worker that does not make enough money to buy stocks gets nothing so being they
make nothing they have nothing not helping the economy grow because they can't
grow themselves bringing on the national debt that always happens with low taxes
as the poor cuts back all their spending forcing businesses owners to lower their prices
to match the poverty wages of the people making the businesses poor like they are.
It all brings up the point why have a Court system in the first place why bother?
Where gong to be too poor to use it anyway let it go!
~~~~~How the Trump Administration Is Remaking the Courts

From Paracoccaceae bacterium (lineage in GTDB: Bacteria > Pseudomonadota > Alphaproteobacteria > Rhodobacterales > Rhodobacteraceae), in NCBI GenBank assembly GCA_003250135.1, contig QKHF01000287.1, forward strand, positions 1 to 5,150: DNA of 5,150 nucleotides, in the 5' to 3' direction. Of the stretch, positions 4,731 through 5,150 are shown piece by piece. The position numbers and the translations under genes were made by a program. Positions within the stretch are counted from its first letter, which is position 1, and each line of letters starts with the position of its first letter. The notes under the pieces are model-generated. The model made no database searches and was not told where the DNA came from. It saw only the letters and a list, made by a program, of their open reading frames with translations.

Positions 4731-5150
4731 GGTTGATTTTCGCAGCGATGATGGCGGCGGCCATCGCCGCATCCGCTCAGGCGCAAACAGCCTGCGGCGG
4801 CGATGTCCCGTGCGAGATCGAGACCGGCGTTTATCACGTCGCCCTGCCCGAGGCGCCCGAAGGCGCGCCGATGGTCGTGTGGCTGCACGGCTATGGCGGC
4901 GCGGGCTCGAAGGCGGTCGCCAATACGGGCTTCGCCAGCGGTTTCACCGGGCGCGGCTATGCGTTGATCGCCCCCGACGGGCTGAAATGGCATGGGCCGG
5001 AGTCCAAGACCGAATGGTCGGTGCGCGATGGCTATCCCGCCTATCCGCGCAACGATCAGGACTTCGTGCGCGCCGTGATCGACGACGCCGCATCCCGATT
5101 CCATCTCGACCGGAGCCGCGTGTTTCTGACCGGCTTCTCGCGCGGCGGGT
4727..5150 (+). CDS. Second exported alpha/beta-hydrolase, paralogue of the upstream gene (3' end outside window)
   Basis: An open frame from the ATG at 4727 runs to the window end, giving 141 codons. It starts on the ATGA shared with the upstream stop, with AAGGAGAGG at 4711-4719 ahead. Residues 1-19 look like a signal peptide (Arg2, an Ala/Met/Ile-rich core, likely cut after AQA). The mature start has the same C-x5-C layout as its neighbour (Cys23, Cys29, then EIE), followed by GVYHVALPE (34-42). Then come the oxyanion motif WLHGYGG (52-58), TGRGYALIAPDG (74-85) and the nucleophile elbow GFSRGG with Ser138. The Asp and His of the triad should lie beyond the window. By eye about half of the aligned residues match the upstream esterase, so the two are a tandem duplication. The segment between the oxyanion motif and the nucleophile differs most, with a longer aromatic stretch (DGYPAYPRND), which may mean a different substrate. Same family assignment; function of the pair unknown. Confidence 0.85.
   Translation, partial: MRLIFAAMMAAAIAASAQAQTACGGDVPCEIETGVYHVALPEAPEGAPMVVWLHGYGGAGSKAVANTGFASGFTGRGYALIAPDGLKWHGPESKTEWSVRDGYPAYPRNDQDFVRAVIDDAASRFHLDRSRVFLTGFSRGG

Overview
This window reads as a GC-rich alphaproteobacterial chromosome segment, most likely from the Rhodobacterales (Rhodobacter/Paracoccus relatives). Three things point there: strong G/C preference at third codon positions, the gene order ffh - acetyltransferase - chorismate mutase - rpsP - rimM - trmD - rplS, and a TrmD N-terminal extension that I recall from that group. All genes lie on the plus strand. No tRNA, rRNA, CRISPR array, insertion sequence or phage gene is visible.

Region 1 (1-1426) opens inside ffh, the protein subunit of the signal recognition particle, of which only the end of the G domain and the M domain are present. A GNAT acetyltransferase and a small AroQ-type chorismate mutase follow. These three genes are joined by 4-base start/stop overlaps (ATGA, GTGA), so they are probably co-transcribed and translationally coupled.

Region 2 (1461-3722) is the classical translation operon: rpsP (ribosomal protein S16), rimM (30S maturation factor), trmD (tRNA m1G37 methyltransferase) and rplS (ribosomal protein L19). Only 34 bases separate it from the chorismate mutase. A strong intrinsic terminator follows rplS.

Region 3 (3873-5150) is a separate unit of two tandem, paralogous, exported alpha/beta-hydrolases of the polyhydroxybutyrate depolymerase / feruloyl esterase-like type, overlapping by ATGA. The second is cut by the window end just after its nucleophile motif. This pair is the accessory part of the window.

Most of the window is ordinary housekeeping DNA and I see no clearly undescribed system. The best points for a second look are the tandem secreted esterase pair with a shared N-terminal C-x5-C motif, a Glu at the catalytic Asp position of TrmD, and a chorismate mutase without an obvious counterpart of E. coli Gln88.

In short, a radically new federal judiciary could be with us long after Trump is gone. Brian Fallon, a veteran Democratic operative who leads Demand Justice, a group formed to help Democrats with research and communications in the judicial wars, says, “We can win back the House this November, we can defeat Trump in 2020 and we’ll still be dealing with the lingering effects of Trumpism for the next 30 or 40 years because of the young Trump-appointed judges.”
then get airplane tickets to Canada (For my family vacation.) only to walk across
the border over there just to avoid the paranoid people in Texas etc.
Well Canada don't have walls!
Well it's the 21st century most are brought up and buy their airplane tickets online.
If not then I would go take a class at a vocational school to get a paper there for
a better job to afford a airplane ticket. Well really make it happen is what I would do!